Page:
• TCP is part of the operating system kernel. Therefore, you are dependent on that implementation.

QUIC adoption challenges

Let’s briefly overview some critiques and challenges QUIC faces during adoption. First, people are not always aware of the benefits or are happy with how things are because they are less impacted by the drawbacks of TCP.

Performance concerns:

  • QUIC doesn’t do 25Gbps yet today. But does it have to do so for current use cases? Of course, what is not possible today will be in the future. Take a look at Making MsQuic Blazing Fast – Microsoft Tech Community and see the work done on performance and offloads ( improvements in W2K22 like UDP Segmentation Offload (USO), UDP Receive Side Scaling, and improved UDP data paths.
  • Inertia and FUD. A lot of old-school security appliances still cannot handle QUIC. The industry should address the challenges for QUIC with NAT/ECMP (4 Tuple vs. Connection ID)
  • Security concerns of the TLS inspection need, app visibility & control.
  • The risk of breaking DDOS detection and prevention (UDP); challenges to logging and reporting on search terms and viewing lists. Any open port in a firewall carries risk.
  • QUIC has its own benefits due to TLS 1.3/HTTPS. Such features lead to specific architectural choices (connection resumption, 0-RTT).
  • Most of these considerations are related to TLS 1.3 and the mandatory use of Perfect Forward Secrecy.

Despite all the above, the world is testing SMB over QUIC


SMB over QUIC works over UDP/443, and both authentication and data transfer are always encrypted via TLS 1.3, as that’s what QUIC uses. As a result, you can securely use SMB over the internet without allowing TCP/445 through your firewalls. That is a big deal as most corporate security departments and ISPs block TCP/445 on their firewalls. A fact many users became aware of trying to access Azure file shares.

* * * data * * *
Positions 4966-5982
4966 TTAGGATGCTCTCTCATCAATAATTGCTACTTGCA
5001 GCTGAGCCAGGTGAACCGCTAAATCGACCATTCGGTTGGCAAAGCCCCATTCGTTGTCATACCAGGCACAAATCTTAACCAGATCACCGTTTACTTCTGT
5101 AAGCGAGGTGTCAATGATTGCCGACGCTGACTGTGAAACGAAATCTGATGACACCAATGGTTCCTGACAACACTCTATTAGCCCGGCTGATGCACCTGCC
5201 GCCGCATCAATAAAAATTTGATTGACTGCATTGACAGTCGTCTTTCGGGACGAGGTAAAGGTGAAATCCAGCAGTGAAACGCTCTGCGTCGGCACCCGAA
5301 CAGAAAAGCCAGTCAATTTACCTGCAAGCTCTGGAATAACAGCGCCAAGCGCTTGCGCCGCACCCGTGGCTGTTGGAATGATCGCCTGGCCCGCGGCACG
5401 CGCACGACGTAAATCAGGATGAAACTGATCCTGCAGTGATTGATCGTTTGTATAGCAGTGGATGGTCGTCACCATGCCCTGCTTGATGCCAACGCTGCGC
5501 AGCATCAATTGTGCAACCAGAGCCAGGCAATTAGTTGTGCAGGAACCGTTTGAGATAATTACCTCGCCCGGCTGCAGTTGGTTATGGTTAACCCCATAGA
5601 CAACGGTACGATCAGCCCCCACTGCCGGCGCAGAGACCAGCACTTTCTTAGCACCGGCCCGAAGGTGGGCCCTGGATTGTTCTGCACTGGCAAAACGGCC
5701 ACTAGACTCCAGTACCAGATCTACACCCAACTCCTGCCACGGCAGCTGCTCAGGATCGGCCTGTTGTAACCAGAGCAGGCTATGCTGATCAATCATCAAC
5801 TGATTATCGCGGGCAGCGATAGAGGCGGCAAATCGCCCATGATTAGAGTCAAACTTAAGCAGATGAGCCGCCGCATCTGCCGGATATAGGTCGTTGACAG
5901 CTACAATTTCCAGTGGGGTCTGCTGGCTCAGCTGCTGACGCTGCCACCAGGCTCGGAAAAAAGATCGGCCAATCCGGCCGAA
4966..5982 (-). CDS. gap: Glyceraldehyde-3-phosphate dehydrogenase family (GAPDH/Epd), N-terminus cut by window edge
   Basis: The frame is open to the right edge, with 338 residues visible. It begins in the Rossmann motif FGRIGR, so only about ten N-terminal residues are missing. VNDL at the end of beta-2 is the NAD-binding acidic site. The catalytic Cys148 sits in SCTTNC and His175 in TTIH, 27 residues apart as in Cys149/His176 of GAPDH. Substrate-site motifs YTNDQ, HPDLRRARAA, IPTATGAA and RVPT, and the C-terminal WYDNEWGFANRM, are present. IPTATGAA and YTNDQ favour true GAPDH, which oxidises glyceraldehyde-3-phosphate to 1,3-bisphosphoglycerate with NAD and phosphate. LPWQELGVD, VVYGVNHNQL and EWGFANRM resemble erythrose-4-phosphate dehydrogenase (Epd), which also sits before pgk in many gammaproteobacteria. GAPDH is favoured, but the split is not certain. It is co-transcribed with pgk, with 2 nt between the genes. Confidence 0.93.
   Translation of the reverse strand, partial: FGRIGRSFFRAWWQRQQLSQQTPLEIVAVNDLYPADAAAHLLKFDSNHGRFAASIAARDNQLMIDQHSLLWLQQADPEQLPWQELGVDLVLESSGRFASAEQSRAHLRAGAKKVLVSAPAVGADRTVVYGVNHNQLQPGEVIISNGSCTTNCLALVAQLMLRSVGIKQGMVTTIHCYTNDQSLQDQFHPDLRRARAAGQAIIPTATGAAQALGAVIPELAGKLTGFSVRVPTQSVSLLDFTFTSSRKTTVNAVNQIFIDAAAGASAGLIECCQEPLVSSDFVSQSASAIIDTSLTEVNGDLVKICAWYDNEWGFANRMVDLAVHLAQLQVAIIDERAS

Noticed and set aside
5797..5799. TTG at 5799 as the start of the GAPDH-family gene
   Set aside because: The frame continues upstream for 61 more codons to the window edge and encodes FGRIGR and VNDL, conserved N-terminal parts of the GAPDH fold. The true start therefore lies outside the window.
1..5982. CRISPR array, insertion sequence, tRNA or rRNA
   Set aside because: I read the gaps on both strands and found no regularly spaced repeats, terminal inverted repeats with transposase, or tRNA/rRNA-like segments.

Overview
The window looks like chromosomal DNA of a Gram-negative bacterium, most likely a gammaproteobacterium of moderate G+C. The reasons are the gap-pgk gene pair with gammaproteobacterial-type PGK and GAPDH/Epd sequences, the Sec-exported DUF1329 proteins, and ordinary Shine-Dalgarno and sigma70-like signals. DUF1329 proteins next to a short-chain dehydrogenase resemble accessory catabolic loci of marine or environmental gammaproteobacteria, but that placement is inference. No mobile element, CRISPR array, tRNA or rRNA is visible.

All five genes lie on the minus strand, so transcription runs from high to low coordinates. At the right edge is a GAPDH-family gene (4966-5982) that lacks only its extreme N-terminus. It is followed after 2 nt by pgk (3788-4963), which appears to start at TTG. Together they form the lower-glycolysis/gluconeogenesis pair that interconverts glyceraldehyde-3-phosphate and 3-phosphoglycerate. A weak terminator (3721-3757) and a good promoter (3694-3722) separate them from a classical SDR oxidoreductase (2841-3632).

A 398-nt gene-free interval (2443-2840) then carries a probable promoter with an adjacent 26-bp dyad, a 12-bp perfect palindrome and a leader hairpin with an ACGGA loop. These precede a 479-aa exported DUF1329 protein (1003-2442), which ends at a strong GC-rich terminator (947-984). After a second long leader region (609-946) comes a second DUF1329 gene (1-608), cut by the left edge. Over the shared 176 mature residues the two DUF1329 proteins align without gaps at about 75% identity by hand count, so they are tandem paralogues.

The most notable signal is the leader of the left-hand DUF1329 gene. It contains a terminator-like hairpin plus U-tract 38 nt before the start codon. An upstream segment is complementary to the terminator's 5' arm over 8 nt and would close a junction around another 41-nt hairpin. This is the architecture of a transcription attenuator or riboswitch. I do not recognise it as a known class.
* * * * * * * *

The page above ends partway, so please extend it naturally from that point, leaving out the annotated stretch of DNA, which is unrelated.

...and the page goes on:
Without TCP/445 allowed on the firewall for internet traffic, a VPN connection is the only alternative to accessing SMB file shares on-premises or Azure. SMB over QUIC eliminates the need for a VPN in this scenario. On top of that, the experience for accessing file shares remains the same inside or outside your corporate network. Because of this, Microsoft likes to call SMB over QUIC SMB with an automatic TLS 1.3 built-in VPN.

We have been testing SMB over QUIC since it became available in a preview version of Windows Server 2022 Datacenter: Azure Edition.

Microsoft loves QUIC for SMB as the protocol concentrates on the user’s needs. Moreover, the protocol is secure and allows for easy network changes and more stable connections. SMB over QUIC while provides a transparent user experience no matter where the user works (no VPN required). Better yet, the benefits described above make sense from an engineering perspective while building cloud-capable and scalable services.